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|Star Trek: Deep Space Nine episode|
|Episode no.||Season 6|
|Directed by||Anson Williams|
|Story by||Pam Pietroforte|
|Teleplay by||René Echevarria|
|Featured music||David Bell|
|Cinematography by||Jonathan West|
|Original air date||November 22, 1997|
"Statistical Probabilities" is the 133rd episode of the syndicated American science fiction television series Star Trek: Deep Space Nine, the ninth episode of the sixth season. Bashir takes on a group of genetically engineered misfires, comparable to savants. This episode guest stars Jeannetta Arnette as Dr. Loews, Tim Ransom as Jack, Hilary Shepard as Lauren, Michael Keenan as Patrick, Faith Salie as Sarina Douglas, Casey Biggs as Damar and Jeffrey Combs reprising as Weyoun. Meanwhile, Deep Space Nine hosts Dominion talks.
Set in the 24th century, the series follows the adventures on Deep Space Nine, a space station located near a stable wormhole between the Alpha and Gamma quadrants of the Milky Way Galaxy. In this episode, Dr. Bashir (Alexander Siddig) attempts to help four fellow augments start becoming useful and productive members of society.
In the Star Trek science fiction universe, parents who allow their children to be genetically manipulated attempt to keep the procedure secret: It is illegal, and augmented human beings are prohibited from joining most professions and may not join Starfleet. However, the problems developed by these four augments forced their parents to seek medical help for them. The four have been institutionalized for most of their lives, and as such are very close to each other, but mistrust outsiders, even their own doctor, Dr. Loews (Jeanetta Arnette).
The reason augmentation is illegal is because of the devastating Eugenics Wars, which took place in the 1990s in the Star Trek universe.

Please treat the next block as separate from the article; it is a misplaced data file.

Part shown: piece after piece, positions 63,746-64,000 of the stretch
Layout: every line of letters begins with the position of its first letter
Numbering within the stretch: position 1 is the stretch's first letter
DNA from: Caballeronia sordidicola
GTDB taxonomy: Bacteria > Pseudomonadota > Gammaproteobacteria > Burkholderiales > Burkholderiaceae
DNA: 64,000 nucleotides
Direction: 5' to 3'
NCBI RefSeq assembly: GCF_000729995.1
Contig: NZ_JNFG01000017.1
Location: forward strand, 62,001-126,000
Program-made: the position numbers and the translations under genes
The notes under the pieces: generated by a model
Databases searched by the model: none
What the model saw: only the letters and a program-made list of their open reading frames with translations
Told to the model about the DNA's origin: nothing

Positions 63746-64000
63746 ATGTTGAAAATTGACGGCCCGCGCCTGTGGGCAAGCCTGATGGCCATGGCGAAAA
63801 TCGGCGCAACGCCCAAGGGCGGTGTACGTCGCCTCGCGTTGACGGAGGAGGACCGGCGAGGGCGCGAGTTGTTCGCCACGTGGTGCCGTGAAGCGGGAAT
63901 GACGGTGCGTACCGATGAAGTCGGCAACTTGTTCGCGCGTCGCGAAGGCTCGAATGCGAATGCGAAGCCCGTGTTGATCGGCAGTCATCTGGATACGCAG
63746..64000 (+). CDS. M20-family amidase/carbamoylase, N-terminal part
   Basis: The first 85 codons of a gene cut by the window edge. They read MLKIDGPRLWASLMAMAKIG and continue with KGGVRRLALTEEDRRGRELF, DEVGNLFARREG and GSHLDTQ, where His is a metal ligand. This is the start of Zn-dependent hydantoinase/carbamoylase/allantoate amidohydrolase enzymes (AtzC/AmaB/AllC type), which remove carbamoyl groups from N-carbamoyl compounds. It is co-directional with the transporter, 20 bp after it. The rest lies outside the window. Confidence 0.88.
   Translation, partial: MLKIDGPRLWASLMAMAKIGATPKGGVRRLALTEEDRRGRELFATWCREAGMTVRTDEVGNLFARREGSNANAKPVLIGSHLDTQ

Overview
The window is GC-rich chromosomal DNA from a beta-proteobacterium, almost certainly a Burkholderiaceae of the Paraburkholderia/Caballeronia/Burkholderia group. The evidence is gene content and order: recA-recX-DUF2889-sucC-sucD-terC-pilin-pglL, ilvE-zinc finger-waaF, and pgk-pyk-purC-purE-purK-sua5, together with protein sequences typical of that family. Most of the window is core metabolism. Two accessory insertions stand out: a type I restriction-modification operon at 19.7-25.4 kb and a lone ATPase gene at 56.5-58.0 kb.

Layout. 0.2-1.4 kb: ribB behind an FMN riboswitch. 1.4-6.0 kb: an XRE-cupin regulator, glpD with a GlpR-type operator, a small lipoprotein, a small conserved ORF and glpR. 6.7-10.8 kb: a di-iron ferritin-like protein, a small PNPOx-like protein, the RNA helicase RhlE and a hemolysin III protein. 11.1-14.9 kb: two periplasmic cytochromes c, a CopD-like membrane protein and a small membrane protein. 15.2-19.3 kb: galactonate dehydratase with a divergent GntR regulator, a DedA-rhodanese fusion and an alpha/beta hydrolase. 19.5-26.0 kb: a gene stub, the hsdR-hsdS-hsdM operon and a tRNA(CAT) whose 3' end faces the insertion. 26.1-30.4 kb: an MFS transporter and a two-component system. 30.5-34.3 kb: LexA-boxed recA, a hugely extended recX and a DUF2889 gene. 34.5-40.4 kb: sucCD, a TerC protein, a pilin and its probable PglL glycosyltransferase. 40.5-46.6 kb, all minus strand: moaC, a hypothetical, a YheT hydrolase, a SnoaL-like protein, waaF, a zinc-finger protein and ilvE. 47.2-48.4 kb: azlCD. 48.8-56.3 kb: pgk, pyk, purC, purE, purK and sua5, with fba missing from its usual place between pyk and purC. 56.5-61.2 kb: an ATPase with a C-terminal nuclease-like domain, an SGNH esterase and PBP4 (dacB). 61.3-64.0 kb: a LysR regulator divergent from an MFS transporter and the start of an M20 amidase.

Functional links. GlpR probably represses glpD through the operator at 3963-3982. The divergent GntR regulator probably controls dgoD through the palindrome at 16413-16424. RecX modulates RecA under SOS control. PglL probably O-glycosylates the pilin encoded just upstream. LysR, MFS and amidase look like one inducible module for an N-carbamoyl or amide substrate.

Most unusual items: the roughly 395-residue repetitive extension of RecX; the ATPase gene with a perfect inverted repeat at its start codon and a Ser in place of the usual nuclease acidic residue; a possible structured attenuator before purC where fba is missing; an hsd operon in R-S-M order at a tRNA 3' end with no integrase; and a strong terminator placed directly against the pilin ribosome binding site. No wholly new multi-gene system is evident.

The four augments are:
- Jack (Tim Ransom) is a male in his thirties, perhaps a little older than Bashir. His mental and physical abilities are significantly superior to the average human. However, his great abilities are matched by extreme anxiety, which often manifests itself as paranoia, assertiveness and physical aggression. He generally feels superior to other people, and as a result has little empathy for the suffering he causes. Because of his proactive nature, he generally feels himself to be the leader of his group of compatriots.
- Lauren (Hilary Shepard) is female, almost 40. She is extremely intellectually developed. She is prone to inappropriate sexual behavior, which often manifests itself as her being sure almost all men are madly in love with her.
- Patrick (Michael Keenan) is a man in his fifties with obvious mental abilities, although he is just as obviously not athletic. However, despite his age and intellect, he has the emotional responses of a child. When something annoys him (such as a minor noise amplified by his genetically improved hearing) he becomes petulant. He is prone to emotional outbursts. When threatened with punishment, he becomes highly anxious.
- Sarina Douglas (Faith Salie) is a woman in her late twenties who does not communicate, either speaking or writing, although she can understand both.
With Federation/Dominion peace negotiations in the background, Dr. Bashir (Alexander Siddig) decides to take time to help less fortunate augments with their problems. He is introduced to four augments who, due to unintended side effects, are unable to function in society.
Bashir realizes that his patients' primary problem is boredom. As Jack (Tim Ransom) has pointed out, they are forbidden from pursuing any profession where they could put their brain power to work. Meanwhile, Damar (Casey Biggs) has become the new leader of the Cardassian Union and offers peace talks with the Federation. Watching his speech, the augments make several incredibly accurate guesses about Damar and how he came to power, including that he murdered the "princess" (Tora Ziyal) of the "deposed king" (Dukat). Bashir convinces Captain Sisko (Avery Brooks) to allow the augments to review the peace negotiations to see if they can determine the Dominion's agenda.